READ ALSO: Why is the Feast of the Immaculate Conception a holiday in Italy?

December 8th unofficially marks the beginning of the Christmas period, with most towns putting up their Christmas lights on the day and pretty much everything in the country – especially administration-related procedures – noticeably slowing down from this point on.

This means you might want to get any important paperwork done before December 8th, or else you may have to wait until January 6th, when the Italian holidays officially end.

Friday

Abruzzo truffle festival – The first edition of the Abruzzo International Truffle Fair is set to take place from 9th-11th December in the region’s capital, L’Aquila.

The festival will involve 42 stalls and more than 60 companies, and will incorporate truffle-based food trucks, entertainment, master classes and seminars.

The event will be held in L’Aquila’s in the park surrounding the city’s 16th century castle, close to the historic centre.

L'Aquila in Abruzzo will host its first international truffle fair on December 9th-11th.

L’Aquila in Abruzzo will host its first international truffle fair on December 9th-11th. Photo by Valentine CHAPUIS / AFP.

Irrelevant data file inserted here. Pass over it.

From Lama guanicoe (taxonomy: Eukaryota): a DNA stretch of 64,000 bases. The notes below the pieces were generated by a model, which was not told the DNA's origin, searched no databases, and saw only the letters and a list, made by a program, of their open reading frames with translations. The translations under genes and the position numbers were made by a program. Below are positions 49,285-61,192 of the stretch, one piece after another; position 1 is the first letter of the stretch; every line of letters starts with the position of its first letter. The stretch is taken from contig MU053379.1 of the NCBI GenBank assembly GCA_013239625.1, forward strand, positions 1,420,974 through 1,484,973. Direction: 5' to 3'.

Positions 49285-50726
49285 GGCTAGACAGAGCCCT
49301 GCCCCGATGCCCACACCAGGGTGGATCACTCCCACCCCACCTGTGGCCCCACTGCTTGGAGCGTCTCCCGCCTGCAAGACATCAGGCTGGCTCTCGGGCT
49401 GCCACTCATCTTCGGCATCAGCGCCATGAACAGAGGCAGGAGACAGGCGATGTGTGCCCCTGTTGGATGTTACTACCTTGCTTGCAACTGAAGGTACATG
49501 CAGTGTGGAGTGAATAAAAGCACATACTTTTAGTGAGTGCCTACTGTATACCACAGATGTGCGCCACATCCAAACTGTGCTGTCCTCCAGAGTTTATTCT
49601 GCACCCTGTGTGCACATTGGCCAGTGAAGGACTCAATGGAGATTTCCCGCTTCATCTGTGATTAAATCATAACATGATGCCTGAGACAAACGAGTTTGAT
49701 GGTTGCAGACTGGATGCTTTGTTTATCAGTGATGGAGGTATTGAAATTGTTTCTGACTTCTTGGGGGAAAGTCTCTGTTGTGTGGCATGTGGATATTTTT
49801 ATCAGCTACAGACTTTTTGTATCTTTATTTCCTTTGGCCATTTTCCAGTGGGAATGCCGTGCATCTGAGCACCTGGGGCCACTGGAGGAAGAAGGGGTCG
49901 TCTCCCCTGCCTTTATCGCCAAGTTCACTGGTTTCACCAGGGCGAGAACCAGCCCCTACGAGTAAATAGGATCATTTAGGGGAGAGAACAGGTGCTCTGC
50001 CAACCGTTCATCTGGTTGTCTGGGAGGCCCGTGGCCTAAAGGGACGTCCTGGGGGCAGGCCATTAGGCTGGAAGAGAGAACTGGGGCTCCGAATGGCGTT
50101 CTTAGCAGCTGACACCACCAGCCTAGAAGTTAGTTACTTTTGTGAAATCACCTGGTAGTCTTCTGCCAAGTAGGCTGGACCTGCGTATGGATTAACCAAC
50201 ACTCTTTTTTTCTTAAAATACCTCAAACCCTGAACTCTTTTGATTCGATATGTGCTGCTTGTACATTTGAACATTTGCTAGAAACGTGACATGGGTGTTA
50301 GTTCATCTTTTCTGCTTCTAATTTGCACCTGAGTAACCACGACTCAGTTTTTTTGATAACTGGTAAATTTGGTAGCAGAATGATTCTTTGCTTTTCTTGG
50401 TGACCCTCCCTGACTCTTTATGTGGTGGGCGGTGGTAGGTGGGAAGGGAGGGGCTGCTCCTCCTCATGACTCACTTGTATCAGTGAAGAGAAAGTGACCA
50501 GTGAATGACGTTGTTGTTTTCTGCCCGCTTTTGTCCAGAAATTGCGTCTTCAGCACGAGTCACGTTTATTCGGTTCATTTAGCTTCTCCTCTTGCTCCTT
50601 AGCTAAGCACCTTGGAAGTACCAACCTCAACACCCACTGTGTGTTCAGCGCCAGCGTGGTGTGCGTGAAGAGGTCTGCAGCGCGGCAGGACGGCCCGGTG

Saturday

Modena food festival – The 11th edition of the ‘Zampone and Cotechino Modena’ Festival returns to Modena’s Piazza Roma from 9th-11th December, after two years of pandemic cancellations and restrictions.

Students from some of Italy’s leading catering schools will compete to make the most mouthwatering dish, turning the square into an open-air kitchen. This one’s not for vegetarians: zampone and cotechino are types of spiced, slow-cooked pork.

Massimo Bottura, the owner-chef of Modena’s three-Michelin-star restaurant Osteria Francescana, has reportedly picked the 10 best recipes submitted by participating student-chefs and will lead the jury judging the competition.

Sunday

Trenitalia winter timetable – Italy’s main train operator Trenitalia switches to a winter timetable from Sunday, December 11th.

New features include an increase in the number of Frecciarossa Rome-Milan non-stop fast trains, double-decker carriages with a capacity of 900 passengers, and podcasts with guides to the passenger’s destination, the company announced.